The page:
In an astonishing oversight, Daily RFT neglected to mention that this past Wednesday, April 21, was the 100th anniversary of the death of Samuel Langhorne Clemens, the Missourian also known as Mark Twain.
Twain had a long and eventful life, but today Slate explores a generally overlooked portion: His career as board game inventor.
Clemens originally created Memory Builder in the early 1880s as a fun outdoor activity to educate his three daughters about the order of the British monarchs. (History was always one of his greatest intellectual passions.) He drove stakes into the driveway of their home in Hartford, Connecticut, at intervals meant to represent the length of each reign.
Later, he decided Memory Builder would make an excellent indoor game to while away the evenings. For two years he labored in the hopes of earning vast sums of money, even neglecting the composition of The Adventures of Huckleberry Finn. He received a patent on the game in 1885, but the whole thing ended the way his entrepreneurial ventures usually did: very badly.
Still, elements of Memory Builder have been preserved by Twain scholars.
Here is the board:
Each square represents a different year in the century. 76 can stand for 1376 or 1776 or 1976 or whatever. The top row of holes in each box is for accessions ("to thrones, presidencies, etc."), worth 10 points. (Twain considered these "the most conspicuous landmarks of history.") The middle row is for battles, worth five points, and the bottom row is for "minor events" like births, deaths and inventions, worth one point each. The twist: The player with the most minor events at the end of the game wins an extra 100 points. In Twain's words: "MORAL - The minor events of history are valuable, although not always showy and picturesque."
You can also get points for knowing miscellaneous facts, each worth one point and recorded at the bottom of the board. Wrote Twain:
Miscellaneous Facts are facts which do not depend upon dates for their value. If you know how many bones there are in the human foot (whereas most of us don't), you can state the number and score one point. Populations, boundaries of countries, length of rivers, specific gravity of various metals, astronomical facts--anything that is worth remembering, is admissible, and you can score for it. If you explain what England understands by it when a member of Parliament "applies for the Chiltern Hundreds," do it and score a point. Waste no opportunity to tell all you know.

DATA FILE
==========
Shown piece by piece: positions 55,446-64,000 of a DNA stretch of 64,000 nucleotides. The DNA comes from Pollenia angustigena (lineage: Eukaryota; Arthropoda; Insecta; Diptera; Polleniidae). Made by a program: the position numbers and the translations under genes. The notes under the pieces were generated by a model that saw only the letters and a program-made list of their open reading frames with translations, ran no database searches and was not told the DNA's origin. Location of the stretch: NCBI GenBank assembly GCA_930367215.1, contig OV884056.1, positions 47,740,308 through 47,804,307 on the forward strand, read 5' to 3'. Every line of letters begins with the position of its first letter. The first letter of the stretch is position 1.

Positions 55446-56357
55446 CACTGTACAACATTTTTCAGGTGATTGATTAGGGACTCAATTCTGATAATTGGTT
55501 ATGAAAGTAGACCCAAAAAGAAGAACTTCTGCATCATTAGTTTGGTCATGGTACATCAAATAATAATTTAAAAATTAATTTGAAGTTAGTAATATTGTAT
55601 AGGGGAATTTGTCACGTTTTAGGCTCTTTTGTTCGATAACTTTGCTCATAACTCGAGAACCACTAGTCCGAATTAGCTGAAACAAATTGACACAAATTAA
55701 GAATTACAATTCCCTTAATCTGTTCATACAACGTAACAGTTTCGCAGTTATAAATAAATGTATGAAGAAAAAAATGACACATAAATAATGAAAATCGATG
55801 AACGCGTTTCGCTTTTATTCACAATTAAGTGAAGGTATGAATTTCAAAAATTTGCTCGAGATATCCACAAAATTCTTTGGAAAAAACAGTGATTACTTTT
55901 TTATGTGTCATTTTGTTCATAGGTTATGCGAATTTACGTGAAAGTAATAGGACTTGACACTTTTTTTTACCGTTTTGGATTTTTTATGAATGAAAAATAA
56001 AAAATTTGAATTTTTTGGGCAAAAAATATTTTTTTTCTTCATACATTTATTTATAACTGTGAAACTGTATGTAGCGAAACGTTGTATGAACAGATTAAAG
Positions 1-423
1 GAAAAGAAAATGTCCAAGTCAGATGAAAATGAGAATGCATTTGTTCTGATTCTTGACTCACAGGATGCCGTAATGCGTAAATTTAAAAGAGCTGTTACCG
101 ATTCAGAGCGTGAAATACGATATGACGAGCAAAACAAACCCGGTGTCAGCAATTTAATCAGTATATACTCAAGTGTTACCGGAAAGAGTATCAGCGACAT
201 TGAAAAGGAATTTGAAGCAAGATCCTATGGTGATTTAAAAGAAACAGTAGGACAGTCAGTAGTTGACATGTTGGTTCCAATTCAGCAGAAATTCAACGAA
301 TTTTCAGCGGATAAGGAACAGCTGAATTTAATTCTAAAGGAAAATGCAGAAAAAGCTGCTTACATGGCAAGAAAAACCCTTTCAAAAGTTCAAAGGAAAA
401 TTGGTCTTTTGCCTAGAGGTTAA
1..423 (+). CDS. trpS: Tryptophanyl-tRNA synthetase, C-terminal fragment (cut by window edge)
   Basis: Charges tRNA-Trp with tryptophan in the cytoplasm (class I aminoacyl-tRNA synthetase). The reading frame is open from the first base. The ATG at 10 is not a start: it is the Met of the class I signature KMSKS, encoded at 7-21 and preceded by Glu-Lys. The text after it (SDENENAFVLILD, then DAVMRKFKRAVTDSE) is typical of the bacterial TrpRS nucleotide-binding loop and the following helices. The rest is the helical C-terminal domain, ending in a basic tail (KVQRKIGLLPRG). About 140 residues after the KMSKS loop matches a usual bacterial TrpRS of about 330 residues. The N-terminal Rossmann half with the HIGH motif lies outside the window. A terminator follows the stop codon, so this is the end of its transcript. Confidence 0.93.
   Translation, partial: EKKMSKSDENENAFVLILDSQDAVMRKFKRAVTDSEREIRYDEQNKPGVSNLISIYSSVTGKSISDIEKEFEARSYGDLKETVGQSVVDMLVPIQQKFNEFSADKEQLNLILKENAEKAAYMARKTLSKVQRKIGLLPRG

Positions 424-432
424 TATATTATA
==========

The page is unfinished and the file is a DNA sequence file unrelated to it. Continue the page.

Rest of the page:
After a predetermined period of time, or just when everybody gets bored, the player with the most points wins.
To play, each participant announces a historical fact, names the year it happened and plants a pin in the appropriate hole. For example, if you triumphantly yell, "Battle of Agincourt, 1415!", you place your pin in the middle row of box 15 and bask in the glory of your five points. You can also confine play to a particular century and, if you want to make it really hard, one country in that century.
The benefits of playing the game are manifold, as Twain proudly noted in the 1891 edition of the rules:
When a particular century is chosen for the game, one should not confine it to one country, but throw it open to all countries. If one sticks to that century long enough he will acquire a valuable idea of what is going on in each of its decades throughout the civilized world. The most careless reader of history can name the masters of England who lived and died during Louis XIV.'s long reign, and can list the conspicuously important events that had place in England and France during that period; but to them historic night reigns in the rest of the European world-or nearly that, anyway.
Often one knows a lot of odds and ends of facts belonging in a certain period but happening in widely separated regions; and as they have no connection with each other, he is apt to fail to notice that they are contemporaneous; but he will notice it when he comes to group them on his game-board. For instance, it will surprise him to notice how many of his historical acquaintances were walking about the earth, widely scattered, while Shakespeare lived. Grouping them will give them a new interest for him.
The greatest histories are the reverse of lavish with dates; and so one is sure to get the order and sequence of things confused unless he first goes to a skeletonized school-history and loads up with the indispensable dates beforehand. This will keep him straight in his course and always in sight of familiar headlands and light-houses, and he will make his voyage through the great history with pleasure and profit. Very well, if he will gather his dates and play them on the game-board a while, he may then attack any history with confidence.
Go here to play a Twain/Clemens-specific version of Memory Builder.